An allergic reaction to inhaled dusts or chemicals, causing cough and fever
- More common in adults
- More common in males due to increased risk of occupational exposure
- Exposure to certain organic dusts and chemicals is a risk factor
- Genetics is not a significant factor
In some people, inhaling certain dusts or chemicals containing organic substances, such as proteins and fungal spores, triggers an allergic reaction that causes inflammation of lung tissue and shortness of breath. This condition is known as extrinisic allergic alveolitis. The dusts, fungal spores, and chemicals that cause it may be found in the workplace and can affect people in a variety of different occupations.
What are the causes?
Many substances in the workplace can trigger the allergic response that results in extrinsic allergic alveolitis. There are several forms of the disorder, which tend to be named according to the occupation that typically causes them. For example, in farmer’s lung, the allergic reaction is triggered by fungal spores from mouldy hay. If particles from bird droppings are the cause, the disorder is known as bird fanciers’ lung. Other substances that can trigger extrinsic allergic alveolitis include cheese mould, coffee dust, mushroom soil, and certain chemicals that are used in manufacturing products such as insulation and packing materials. Certain microorganisms that may be in air-conditioning systems and humidifiers can trigger the disorder in office environments.
The allergic reaction causes inflammation of the alveoli (air sacs) and small airways in the lungs. The walls of the alveoli thicken, reducing their efficiency in transferring oxygen to the blood, and the airways narrow. Not everyone who is exposed to these dusts and chemicals will develop an allergic reaction if they inhale them. However, some people are particularly susceptible to allergies, and, in such people, exposure to these substances provokes a sudden acute attack. If exposure to the trigger substance continues after the allergy has become established, some people may go on to develop a long-term form of the disorder, which may cause permanent damage to the lungs.
What are the symptoms?
The symptoms of an acute attack of extrinsic allergic alveolitis have a rapid onset and are similar to those of influenza. They usually develop 4–8 hours after initial exposure and may include:
Fever and chills.
Coughing and wheezing.
Tightness in the chest and, in some people, shortness of breath.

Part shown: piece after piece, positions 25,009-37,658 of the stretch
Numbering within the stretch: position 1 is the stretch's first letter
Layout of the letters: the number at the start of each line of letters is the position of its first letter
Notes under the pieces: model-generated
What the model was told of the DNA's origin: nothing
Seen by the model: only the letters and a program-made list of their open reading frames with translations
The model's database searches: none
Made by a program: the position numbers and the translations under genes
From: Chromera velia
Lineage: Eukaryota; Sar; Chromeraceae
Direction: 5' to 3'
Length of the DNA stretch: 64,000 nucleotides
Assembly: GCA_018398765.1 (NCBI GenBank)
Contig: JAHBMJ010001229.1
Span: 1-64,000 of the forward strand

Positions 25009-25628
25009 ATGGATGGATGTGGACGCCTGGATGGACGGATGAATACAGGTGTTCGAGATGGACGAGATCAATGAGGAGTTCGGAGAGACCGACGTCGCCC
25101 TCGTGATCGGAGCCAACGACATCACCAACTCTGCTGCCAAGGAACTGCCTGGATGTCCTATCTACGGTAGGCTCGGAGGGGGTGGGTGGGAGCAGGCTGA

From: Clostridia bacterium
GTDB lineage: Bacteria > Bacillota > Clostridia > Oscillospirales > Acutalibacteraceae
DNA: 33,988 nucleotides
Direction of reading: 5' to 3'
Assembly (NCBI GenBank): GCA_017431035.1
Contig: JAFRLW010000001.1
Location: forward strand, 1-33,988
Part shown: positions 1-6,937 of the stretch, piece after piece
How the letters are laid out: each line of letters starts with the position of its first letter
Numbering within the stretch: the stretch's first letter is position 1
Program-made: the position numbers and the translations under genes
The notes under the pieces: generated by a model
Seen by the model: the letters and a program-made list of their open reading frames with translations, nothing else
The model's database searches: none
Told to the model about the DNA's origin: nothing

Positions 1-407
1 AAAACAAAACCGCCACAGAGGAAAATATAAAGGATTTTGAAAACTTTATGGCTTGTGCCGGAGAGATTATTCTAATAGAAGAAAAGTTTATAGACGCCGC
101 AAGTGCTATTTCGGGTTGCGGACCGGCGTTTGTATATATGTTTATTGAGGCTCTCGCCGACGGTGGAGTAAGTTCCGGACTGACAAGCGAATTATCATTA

If exposure to the substance stops, these symptoms usually begin to clear up spontaneously within 12–24 hours and often disappear completely within 48 hours. If there is further exposure to the substance, sudden attacks are eventually followed by continuous symptoms.
In long-standing (chronic) extrinsic allergic alveolitis, symptoms develop over time and include:
Coughing that may become progressively worse over time.
Progressive shortness of breath.
Loss of appetite and weight loss.
In chronic extrinsic allergic alveolitis, symptoms may continue even after exposure to the substance has stopped. If exposure to the substance continues, progressive lung damage may eventually lead to respiratory failure.
What might be done?
Your work or hobbies may alert your doctor to the diagnosis, which can be confirmed by blood tests to look for antibodies against the substance causing the allergic reaction. Your doctor may also arrange for a chest X-ray and lung function tests to look for evidence of lung damage.
If you have a severe, sudden attack of extrinsic allergic alveolitis, you may be given corticosteroids (see Corticosteroids for respiratory disease) to help to reduce inflammation in the lungs and bronchodilator drugs to help to widen the airways. If the lung damage is severe, you may also be given oxygen (see Home oxygen therapy). In most acute attacks, the symptoms clear up once exposure to the dust has stopped. In long-term cases, continued treatment that includes corticosteroids may be necessary even after exposure to the trigger has ended.
Can it be prevented?
If you become sensitive to substances in your workplace, you should wear a protective mask. Employers should store materials safely and ensure that air conditioners are serviced regularly. You may consider changing your lifestyle or finding alternative employment to prevent the allergy from becoming persistent.
From the 2010 revision of the Complete Home Medical Guide © Dorling Kindersley Limited.
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